Search

Search using this query type:



Search only these record types:

Item
Exhibit
Exhibit Page
Simple Page

Advanced Search (Items only)

Home > Conventions > Transcribe Minutes > Transcribe Page

Scripto | Transcribe Page

Log in to Scripto | Create an account | About the Project | Advanced Instructions | Share your story

1865 Washington, D.C. Celebration by the Colored People's Educational Monument Association in Memory of Abraham Lincoln

1865DC-National-Monument-page20.pdf

« previous page | next page »

This page transcription has been submitted for review and is protected.

Instructions

DO:

  • Type what you see in the pdf, even if it's misspelled or incorrect.
  • Leave a blank line before each new paragraph.
  • Type page numbers if they appear.
  • Put unclear words in brackets, with a question mark, like: [[Pittsburg?]]
  • Click "Save transcription" frequently!

DON'T:

  • Include hyphens splitting words at the end of a line. Type the full word without the hyphen. If a hyphen appears at the end of a page, type the full word on the second page.
  • Include indents, tabs, or extra spaces.

Current Saved Transcription [history]

20

The stronger savage, aye, his task will shirk,

And make the weaker woman do his work.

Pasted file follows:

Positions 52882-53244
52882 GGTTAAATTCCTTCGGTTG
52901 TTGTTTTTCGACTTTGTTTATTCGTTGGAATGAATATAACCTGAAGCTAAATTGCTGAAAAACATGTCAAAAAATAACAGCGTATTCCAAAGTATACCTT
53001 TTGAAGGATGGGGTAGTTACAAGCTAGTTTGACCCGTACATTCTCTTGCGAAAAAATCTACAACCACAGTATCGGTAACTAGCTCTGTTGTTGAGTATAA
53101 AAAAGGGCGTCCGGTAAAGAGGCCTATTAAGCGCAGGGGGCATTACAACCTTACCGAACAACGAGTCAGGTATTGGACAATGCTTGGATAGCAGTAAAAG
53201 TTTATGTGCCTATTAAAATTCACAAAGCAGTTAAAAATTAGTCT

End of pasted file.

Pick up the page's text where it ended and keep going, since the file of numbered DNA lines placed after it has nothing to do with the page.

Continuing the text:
The conquering soldier came, in time, to yield

Part of his trophies of the battle-field;

Money, not mercy, prompted him to save

His captive’s life, and sell him as a SLAVE !

Hence feuds were fanned to flame, and wars were waged,

Hosts rushed to conflict and the battle raged,

Not that each chief his foeman’s blood might spill;

His aim to capture, rather than to kill.

The victor spared the foe he might have slain,

Tied him with thongs or bound him with a chain,

And kept him toiling in his filed or fold,

Or to another gave him up for gold.

Thus Slavery came, by God and Man abhorred,

Its ugly parents—avarice and the sword.

Its only office, that hard work he shun,

Whereby all glory, all true wealth are won.

To real greatness man is never born.

Nor yet do idle hands fill Plenty’s horn.

The leaky craft, just on destruction’s brink,

Says to the seaman, “Work your pump or sink !”

The frozen field, beneath whose surface lie

Undug potatoes, says “Root hog, or die !”

And the first law by God imposed on man

Which, we have seen, in Paradise began,

Imposed to shield the race from want and vice,

And which, obeyed, makes earth a paradise,

Is clearly stated by the Apostle Paul,

In terms that must be understood by all;

And which, in one line we will here repeat:

“Who will not labor, neither let him eat.”

Slavery, reversing this divine command,

Lifts to insulted heaven her lily hand,

Waving her sword or brandishing her dirk,

And swears that she will neither starve nor work;

And hence has striven this ordinance to fix,

For all the last four thousand of the six

Of our bright planet’s periods around the sun,

Since man on earth his race began to run,

Namely: “Regardless of the right or wrong,

“The weak shall labor to support the strong.

“Who labors not shall live on finest wheat,

Who labors not shall feast on fattest meat.

You don't have permission to discuss this page.

Current Page Discussion [history]